Communicating: It’s About More than Money

By February 18, 2020Happiness, Retirement

 

Several years ago, a client I’ll call Jim came to my office for a meeting with one question on his mind: Could he retire?

The client was a successful attorney who was on his second marriage and had a second family. He was in his early sixties, but his youngest child was just starting high school.

Jim and his wife, Sharon, had set some goals that were their top priorities: tuition for one child already in college, more college costs for the child in high school, several weddings and paying off college loans for his older children.

In addition, Jim wanted to retire and play golf, his driving passion.

After running the numbers, I saw that there was no possible way he could retire and still reach his goals. Positively no way.

It was time to look at some alternatives.

“Why do you want to stop working?” I asked. He had his name on the door and he enjoyed his work, after all.

But it turned out he had one main reason. The hour-long commute each way was grinding him down.

I asked him if there was any way for him to work at home a few days a week to take the edge off the daily drive. After some thought, he decided that he would try.

A few months later, Jim and Sharon came in for a follow-up meeting.

“I’m never going to retire,” he said with relish. He went on, telling me how wonderful it was to sit on his deck with the computer and speak with clients. The change had reinvigorated him.

I looked over at his wife, who seemed less happy. “How is it with Jim working from home for you?” I asked.

She gave me a chilly look and said, “If he’s home one more day a week, I am going to kill him and then you!”

As you approach any new chapter of your life, it is vitally important to establish meaningful communications with your spouse/partner/significant other. The purpose of communication is to establish an open line to discuss possibly difficult issues.

Money is a big issue and most couples aren’t very good at the conversation—especially when it comes to setting boundaries and expectations.

But it isn’t just about money. Your financial needs determine most of your biggest life decisions, and the consequences of those decisions affect everyone around you.

In my clients’ case, they had never talked about what his decision would mean to her. If they had discussed boundaries at the beginning, perhaps they would have reached an agreement about how to give Sharon the space she needed.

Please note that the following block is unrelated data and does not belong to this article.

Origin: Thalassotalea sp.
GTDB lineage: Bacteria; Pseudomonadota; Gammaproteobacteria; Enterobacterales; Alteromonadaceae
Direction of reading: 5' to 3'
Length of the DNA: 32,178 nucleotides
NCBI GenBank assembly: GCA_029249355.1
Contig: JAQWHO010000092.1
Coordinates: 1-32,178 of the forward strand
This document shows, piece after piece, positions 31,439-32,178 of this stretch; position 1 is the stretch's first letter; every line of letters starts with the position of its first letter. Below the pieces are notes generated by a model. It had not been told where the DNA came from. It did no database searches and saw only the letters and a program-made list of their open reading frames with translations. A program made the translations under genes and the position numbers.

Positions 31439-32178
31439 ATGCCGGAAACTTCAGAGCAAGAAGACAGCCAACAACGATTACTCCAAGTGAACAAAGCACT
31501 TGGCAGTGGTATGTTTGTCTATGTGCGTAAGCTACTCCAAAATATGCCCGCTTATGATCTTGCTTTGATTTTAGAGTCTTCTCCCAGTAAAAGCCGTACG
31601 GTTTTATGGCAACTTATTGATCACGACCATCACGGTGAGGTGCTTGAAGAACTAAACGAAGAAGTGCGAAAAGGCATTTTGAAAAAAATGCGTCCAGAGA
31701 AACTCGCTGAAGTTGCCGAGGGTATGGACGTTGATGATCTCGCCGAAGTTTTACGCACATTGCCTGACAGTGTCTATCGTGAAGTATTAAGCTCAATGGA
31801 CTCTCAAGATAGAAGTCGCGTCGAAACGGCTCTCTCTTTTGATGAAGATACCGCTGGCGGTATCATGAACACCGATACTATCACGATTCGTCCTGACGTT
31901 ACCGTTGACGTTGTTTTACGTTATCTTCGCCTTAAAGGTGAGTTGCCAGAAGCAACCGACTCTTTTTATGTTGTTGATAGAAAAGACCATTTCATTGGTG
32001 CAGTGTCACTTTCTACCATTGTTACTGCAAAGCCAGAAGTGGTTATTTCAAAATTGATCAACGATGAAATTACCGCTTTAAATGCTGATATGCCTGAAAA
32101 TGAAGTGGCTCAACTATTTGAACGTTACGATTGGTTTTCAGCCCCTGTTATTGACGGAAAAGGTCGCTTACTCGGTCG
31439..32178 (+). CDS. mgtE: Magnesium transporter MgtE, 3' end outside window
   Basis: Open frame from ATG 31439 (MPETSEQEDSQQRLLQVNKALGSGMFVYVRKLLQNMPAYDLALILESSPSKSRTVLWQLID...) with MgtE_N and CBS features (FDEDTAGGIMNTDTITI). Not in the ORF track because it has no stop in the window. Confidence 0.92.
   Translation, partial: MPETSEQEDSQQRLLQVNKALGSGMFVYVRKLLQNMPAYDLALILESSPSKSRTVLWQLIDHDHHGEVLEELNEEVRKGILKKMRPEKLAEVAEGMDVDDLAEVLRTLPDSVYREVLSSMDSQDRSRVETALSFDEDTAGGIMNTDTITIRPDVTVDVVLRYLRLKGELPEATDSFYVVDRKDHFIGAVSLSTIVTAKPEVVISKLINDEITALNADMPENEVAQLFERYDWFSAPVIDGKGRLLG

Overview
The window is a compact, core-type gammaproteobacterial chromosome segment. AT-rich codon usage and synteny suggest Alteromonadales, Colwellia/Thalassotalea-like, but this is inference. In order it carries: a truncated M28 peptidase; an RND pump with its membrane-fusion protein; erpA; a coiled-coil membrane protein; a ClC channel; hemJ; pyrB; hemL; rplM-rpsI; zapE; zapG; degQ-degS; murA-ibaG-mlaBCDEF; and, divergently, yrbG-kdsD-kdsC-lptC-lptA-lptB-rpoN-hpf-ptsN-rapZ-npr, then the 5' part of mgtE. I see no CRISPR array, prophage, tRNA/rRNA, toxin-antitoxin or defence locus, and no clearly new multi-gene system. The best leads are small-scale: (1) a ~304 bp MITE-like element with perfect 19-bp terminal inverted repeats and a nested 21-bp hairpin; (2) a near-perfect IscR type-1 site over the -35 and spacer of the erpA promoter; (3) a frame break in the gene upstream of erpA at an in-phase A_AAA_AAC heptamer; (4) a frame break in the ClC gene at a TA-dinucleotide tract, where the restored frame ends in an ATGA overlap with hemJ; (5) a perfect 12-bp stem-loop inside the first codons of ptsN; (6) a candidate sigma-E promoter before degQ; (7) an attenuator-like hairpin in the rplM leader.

In their years together, they’d both assumed that when Jim retired he’d still be out much of the day, at the golf course. Sharon had a part-time business she ran from home, sometimes with client meetings there. Jim’s presence was awkward at those times, and at other times a distraction for her.

“I married him for better or worse, but not for lunch!” she told me.

Once they aired their feelings in my office, I asked them to talk about how each of them might get what they needed.

Now Sharon rents space in an office-share complex not far from their home and that has brought her some new contacts and new dimensions to her business.

When you make a life change, your planning—financial and otherwise—might require shifts in thinking and behavior.

All parties need to have a voice and to be heard by the other parties. Here are a few basics to creating a meaningful conversation:

  1. Line up the issues—clearly and concisely.
  2. Acknowledge that each person might have a different money mindset or a different view of your new life plan.
  3. Establish a good time to talk about each issue.
  4. Listen closely for questions, objections and areas of concern.
  5. Enlist the help of a professional to help facilitate the discussion. If you’re working on an estate plan, your lawyer is the best source. If it’s a tax matter that impacts your financial life, meet with your CPA. If it’s about your financial life, your planner is the go-to expert. If you’re having difficulty communicating, seek the help of a trained therapist who can help you talk, listen and work together effectively.
  6. Do check-in’s periodically to make sure that you, your spouse, and any other family members who are involved are all on the same page as you move forward.

Communication and boundaries are necessary in creating a harmonious life together. It might take practice and a shift in mindset and approach. But hey, that’s what life is all about as you make changes—and maybe even take some time for lunch.

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